CRC treatment may include chemotherapy drugs such as 5-fluorouracil (5-FU) infusion, capecitabine, and/or oxaliplatin. A common long-term effect of oxaliplatin is chemotherapy-induced neuropathy. Symptoms include numbness and tingling of the hands and feet, which can be severe enough to hinder every day activities. The neuropathy often improves after discontinuation of oxaliplatin, with the average time to recovery being nine months. However, many survivors report persistent neuropathy for up to six years after treatment, although it does not impact everyday life for most survivors. Although there are few medications to treat this problem, studies suggest that drugs such as duloxetine, pregabalin, and others may help those survivors with pain associated with their neuropathy. Discuss any concerns regarding neuropathy or bowel, urinary, or sexual problems you may be experiencing with your health care provider. Together, you can develop a management plan that will best address your needs and fit your lifestyle.
Colorectal Cancer and Healthy Lifestyle Choices: You Can Make a Difference
Healthy lifestyle choices are an important component of care after treatment for cancer and can impact long-term outcomes. Approximately ten percent (10%) of CRC survivors are current smokers, one-third of survivors meet current physical activity guidelines, and less than twenty percent (20%) meet daily dietary intake requirements for fruits and vegetables.
By far, one of the best things you can do for your health is to quit using tobacco, if you have not done so already. Continued tobacco usage after a diagnosis of cancer could increase your risk of developing a new cancer. In addition to increasing the risk of the developing a new cancer, continued smoking may increase the risk of death from colorectal cancer or other diseases such as heart disease. Smoking in the time immediately after surgery for CRC may also delay wound healing or increase the risk of postoperative infections.
Regular physical activity is also important after treatment for CRC. Multiple national guidelines for cancer survivorship care recommend that survivors get at least 150 minutes of moderate intensity or 75 minutes of vigorous intensity physical activity weekly. Multiple studies of groups of CRC survivors, including survivors who received chemotherapy, demonstrated a significant reduction in risk of CRC recurrence with at least 180 minutes of physical activity per week. In addition, increasing levels of exercise after diagnosis lowered the rate of CRC-related death. Physical activity may also improve fatigue during and after treatment.
In addition to physical activity, maintaining a healthy weight and diet has also been shown to be beneficial in CRC survivors. In a study of stage III colon cancer patients who received chemotherapy, very obese patients were found to have an increased risk of recurrence and death compared with normal-weight patients. Proper diet also plays a great role in maintaining good health after a CRC diagnosis. Survivors who indulged in diets high in fat, processed or red meats, high-fat dairy products, desserts, fast food, and foods with a high glycemic index fared worse than those who engaged in healthy diets.
Given the benefit of not smoking, maintaining a healthy body weight, participating in regular physical activity, and adhering to a healthy diet, CRC survivors are encouraged to avoid tobacco use, engage in regular exercise programs tailored to fitness level and capabilities, strive to maintain a healthy body weight throughout life, and consume a healthy diet that includes a variety of foods and limits on red meat, processed foods, and excess sugar.
Finally, many survivors are interested in the use of dietary supplements as potential additive therapy in the treatment of their cancer. Currently, no dietary supplement or vitamin has been shown to provide a significant benefit after a diagnosis of cancer. In fact, the American Cancer Society specifically recommends against the use of dietary supplements for cancer survivors. However, a growing body of literature suggests that daily low or full dose aspirin may lower the risk of CRC recurrence and the development of colonic polyps in patients previously diagnosed with CRC. Although aspirin may be beneficial in some CRC survivors, there are risks such as bleeding associated with taking aspirin. Talk with your doctor before you begin taking aspirin to make sure that it is safe and appropriate for you.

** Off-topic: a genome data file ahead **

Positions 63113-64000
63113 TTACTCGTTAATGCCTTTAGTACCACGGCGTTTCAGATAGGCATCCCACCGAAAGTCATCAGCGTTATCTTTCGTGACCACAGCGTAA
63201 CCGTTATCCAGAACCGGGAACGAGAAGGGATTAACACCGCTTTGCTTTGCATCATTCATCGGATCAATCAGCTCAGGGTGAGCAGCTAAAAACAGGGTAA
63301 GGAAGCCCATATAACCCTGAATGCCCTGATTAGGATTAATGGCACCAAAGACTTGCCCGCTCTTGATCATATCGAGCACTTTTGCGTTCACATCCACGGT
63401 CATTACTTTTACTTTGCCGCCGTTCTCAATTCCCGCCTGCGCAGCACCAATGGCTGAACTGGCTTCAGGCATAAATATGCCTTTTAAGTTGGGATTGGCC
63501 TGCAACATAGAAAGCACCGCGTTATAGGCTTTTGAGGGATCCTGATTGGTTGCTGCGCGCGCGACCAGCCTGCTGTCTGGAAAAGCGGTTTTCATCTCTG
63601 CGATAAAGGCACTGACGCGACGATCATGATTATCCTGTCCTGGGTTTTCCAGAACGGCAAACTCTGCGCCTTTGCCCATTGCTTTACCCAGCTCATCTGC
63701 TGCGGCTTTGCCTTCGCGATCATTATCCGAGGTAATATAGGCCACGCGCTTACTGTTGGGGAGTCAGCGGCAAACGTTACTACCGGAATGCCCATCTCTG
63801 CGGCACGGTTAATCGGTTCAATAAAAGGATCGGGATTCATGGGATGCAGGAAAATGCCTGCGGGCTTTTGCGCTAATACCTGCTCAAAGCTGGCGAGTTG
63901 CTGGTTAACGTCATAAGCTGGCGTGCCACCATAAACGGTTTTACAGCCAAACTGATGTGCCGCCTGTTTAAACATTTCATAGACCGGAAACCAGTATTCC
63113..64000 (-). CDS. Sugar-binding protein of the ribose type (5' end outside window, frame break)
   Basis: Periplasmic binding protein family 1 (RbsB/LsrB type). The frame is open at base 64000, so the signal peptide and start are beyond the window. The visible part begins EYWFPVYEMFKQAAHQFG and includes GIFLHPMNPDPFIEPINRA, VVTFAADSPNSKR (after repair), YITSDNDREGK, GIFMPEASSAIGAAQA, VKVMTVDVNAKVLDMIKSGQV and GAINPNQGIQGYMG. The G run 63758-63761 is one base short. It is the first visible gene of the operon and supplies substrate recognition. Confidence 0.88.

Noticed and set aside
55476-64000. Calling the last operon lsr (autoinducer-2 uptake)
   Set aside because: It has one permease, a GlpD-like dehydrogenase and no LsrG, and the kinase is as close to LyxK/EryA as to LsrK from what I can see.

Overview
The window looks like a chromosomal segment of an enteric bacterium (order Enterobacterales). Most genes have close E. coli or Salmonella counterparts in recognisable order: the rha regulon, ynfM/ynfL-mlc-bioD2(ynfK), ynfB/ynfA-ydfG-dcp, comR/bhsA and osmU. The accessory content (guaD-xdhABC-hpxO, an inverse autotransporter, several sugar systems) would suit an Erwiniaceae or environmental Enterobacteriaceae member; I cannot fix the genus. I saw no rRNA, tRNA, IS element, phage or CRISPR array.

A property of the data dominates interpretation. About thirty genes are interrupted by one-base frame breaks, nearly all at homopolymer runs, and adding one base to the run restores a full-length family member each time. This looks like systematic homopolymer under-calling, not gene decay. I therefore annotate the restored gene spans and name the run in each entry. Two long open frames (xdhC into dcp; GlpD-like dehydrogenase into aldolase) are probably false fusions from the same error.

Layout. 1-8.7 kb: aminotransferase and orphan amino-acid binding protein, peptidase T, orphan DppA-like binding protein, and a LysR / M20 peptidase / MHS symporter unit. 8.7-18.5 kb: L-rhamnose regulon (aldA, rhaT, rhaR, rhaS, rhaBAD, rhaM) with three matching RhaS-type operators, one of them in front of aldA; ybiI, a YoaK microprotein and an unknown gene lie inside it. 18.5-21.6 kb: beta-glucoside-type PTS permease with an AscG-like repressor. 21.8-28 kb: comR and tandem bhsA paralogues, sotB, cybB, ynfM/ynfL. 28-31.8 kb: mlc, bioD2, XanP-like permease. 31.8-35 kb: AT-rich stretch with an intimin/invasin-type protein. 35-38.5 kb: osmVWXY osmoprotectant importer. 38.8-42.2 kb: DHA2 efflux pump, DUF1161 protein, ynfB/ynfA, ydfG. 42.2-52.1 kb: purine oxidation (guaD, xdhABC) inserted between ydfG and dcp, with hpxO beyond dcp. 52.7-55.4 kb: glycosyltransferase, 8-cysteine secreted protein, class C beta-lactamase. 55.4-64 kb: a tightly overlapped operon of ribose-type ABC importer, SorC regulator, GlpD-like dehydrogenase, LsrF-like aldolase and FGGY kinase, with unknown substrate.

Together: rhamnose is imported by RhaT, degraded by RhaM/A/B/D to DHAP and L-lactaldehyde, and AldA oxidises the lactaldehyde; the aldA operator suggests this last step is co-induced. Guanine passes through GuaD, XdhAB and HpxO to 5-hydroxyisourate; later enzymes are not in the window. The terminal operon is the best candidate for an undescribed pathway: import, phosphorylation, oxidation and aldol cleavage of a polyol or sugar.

Survivorship Considerations in Genetic Syndromes
People who harbor a genetic predisposition to colorectal cancer have additional considerations in the survivorship phase. Although the vast majority of colorectal cancers are not caused by a genetic mutation, five percent (5%) of cases are genetically inherited; thus, you and your health care providers should thoroughly discuss your family history to identify possible heritable conditions, such as Lynch syndrome and familial adenomatous polyposis (FAP). Survivors known to have a genetic syndrome have a higher risk of a second CRC, and may be at risk for additional gastrointestinal cancers, endometrial cancer, kidney or urinary tract cancers, and ovarian cancer (45). Additional surveillance tests such as urine tests, pelvic exams with uterine biopsies, more frequent colonoscopy, upper endoscopy, or prophylactic surgery may be included in your surveillance plan. Talk to your health care provider about whether consideration of genetic testing or counseling is right for you.
Improvements in detection and treatment have resulted in an ever-growing population of CRC survivors like you. After treatment, surveillance and screening for cancer and its effects remain important while management of long-term side effects will optimize your quality of life. Changes in lifestyle such as increasing the amount of physical activity you do, maintaining a healthy body weight, not smoking, and eating a healthy diet can also improve quality of life and long-term outcomes after treatment. Talk with your health care provider about the best surveillance plan for your particular situation, as well as how best to manage any symptoms you may have after treatment is complete. Discuss how healthy lifestyle behaviors can be incorporated into your daily routine, and whether interventions such as aspirin use or genetic testing is right for you. By talking with your health care providers and identifying concerns throughout treatment and into survivorship, you can look forward to the best possible outcome—a life beyond colorectal cancer.
The information found here is not intended to provide nor should it be interpreted to provide professional medical, legal or financial advice. You should consult a trained professional for more information.